Mary at Geographile found this amazing video of liquifaction and mud volcanoes on reclaimed ground after the quake. I don't think I've ever seen footage of this phenomenon active before; many photos of the aftermath, but it's pretty interesting to see the actual process.
This clip has been all over the place this morning: the nuclear emergency that was widely reported yesterday has culminated (hopefully) in an explosion at the Fukushima power plant:
Many of the usual suspects are treating this as apocalyptic, Chernobyl-level or worse news, and I'm still trying to unravel exactly what happened. My current understanding, which to be clear may be incomplete or incorrect, is that this is a steam explosion. It clearly is not a core explosion. Some radiation has been leaked, but officials are claiming it is not intense. Still, I find the lack of details in official reports troubling. I'll add on additional information as I find it.
So as I did yesterday, I'll add items as I continue reading. The times I post with each represent the time I found it, not the time it was originally posted... there's still an enormous backlog from yesterday, some of which may be dated at this point, but some of which will undoubtedly provide some important background.
12:27 PM, PDT (UTC minus 8 hours)- Oregon Live lists seven reputable organizations that are accepting donations to aid the victims of the quake. In another article, the same source notes that the FBI is warning the public to be wary of scam artists posing as aid organizations.
The Federal Bureau of Investigation warned Friday that con artists often prey on donors responding to charity calls in the wake of natural disasters. The warning comes as charities begin reaching out for contributions to help deal with the damage caused by Friday's tsunami.12:37- Commenter CJR points out an interview by Evelyn at Georneys with her father, a nuclear engineer, on the unfolding Fukushima reactor crisis. Due to noise here inside the Interzone, I haven't been able to listen to it yet, and I'm hoping Evelyn finds time to transcribe it. However, I've been reading so many positive comments on how her father explains the situation that I'm just going to pass it on to readers, even though I haven't listened to it yet.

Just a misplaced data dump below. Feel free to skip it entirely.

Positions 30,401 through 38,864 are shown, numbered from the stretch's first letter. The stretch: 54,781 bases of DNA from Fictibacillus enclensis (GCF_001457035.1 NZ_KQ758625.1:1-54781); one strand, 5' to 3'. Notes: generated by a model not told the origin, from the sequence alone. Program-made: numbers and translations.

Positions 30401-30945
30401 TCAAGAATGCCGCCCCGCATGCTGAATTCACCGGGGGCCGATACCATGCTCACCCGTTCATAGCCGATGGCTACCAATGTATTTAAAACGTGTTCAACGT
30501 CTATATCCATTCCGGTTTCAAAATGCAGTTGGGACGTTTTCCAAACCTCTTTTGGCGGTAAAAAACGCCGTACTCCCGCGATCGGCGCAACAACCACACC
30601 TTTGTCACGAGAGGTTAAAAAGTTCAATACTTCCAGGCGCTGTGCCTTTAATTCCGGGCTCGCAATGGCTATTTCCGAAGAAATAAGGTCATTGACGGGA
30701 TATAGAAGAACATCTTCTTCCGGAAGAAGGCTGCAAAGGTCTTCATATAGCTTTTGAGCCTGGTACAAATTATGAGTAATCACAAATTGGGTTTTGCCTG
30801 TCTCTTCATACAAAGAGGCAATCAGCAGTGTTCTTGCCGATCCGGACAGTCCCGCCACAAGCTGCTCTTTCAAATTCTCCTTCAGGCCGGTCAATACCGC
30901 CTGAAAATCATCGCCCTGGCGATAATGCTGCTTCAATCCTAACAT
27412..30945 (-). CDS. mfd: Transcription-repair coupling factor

12:46- OregonLive catches an AP story that reiterates some of what I've read elsewhere, and clarifies some points on the Fukushima story:
The blast destroyed the building housing the reactor, but not the reactor itself, which is enveloped by stainless steel 6 inches thick.So it was hydrogen exploding (chemically, not fusion) that caused the blast, and the inner steel containment vessel was not breached. The article also confirms my unease with the lack of information and transparency: "But authorities did not say why, and the precise cause of the explosion and the extent of the ongoing danger were not clear."
Inside that superheated steel vessel, water being poured over the fuel rods to cool them formed hydrogen. When officials released some of the hydrogen gas to relieve pressure inside the reactor, the hydrogen apparently reacted with oxygen, either in the air or the cooling water, and caused the explosion.
1:01- Susan at Geology in Motion works toward an order of magnitude estimate for the amount of energy the tsunami imparted on the Japanese coast, concluding that the value is somewhere in the range of 1 to 100 times that of (sum total of) the bombs dropped on Hiroshima and Nagasaki. She concludes with the comment, "My 'gut feeling' from looking at the number of completely devastated cities is that these higher numbers are very likely."
1:09- In Focus has a gallery of 48 large-format photos. There is some overlap with images from yesterday's Big Picture post, but a number I haven't seen before, as well.
GENEVA, March 12 (Reuters) - The World Health Organisation (WHO) said on Saturday that the public health risk from Japan's radiation leak appeared to be "quite low" but the WHO network of medical experts was ready to assist if requested.So is WHO making this judgment based on their own observations and data, or upon evasive statements by public relations officers? 'Cause, you know, that kind of matters.
1:38- Callan has a good piece on so-called "secondary effects," or follow-on consequences of earthquakes, which often kill many more people than the quake itself. As he points out, few people die directly from the quake. Have you ever heard of quake-induced whiplash?
1:43- Elli Goeke at Life in Plane Light extends her post from yesterday of links for her students with today's links.
1:46- Yesterday we saw aerial footage of the tsunami sweeping through the Sendai Airport. Today Bits and Pieces finds footage shot from inside the terminal:
2:08-OregonLive: $10 million in damages to Port of Brookings alone. I've read of serious damage to harbors and ports in Coos Bay, Port Orford, Depoe Bay and Gold Beach in Oregon, and Crescent City and Santa Barbara in California. I'll keep an eye out for sources and links as I go- those are just from memory, which is most certainly not flawless. 3:18- here's the article I read last night discussing the some of the tsunamis' impacts on the OR coast.
2:15- Whew! That's a relief! (What Would Jack Do?) In a non-ironic vein, it's too early to make any serious observations or predictions, but this may have negative consequences for the nascent economic recovery. So to say "no impact on Ohio" may be a bit premature... at least in terms of "secondary effects."
2:20- Oregon Expat: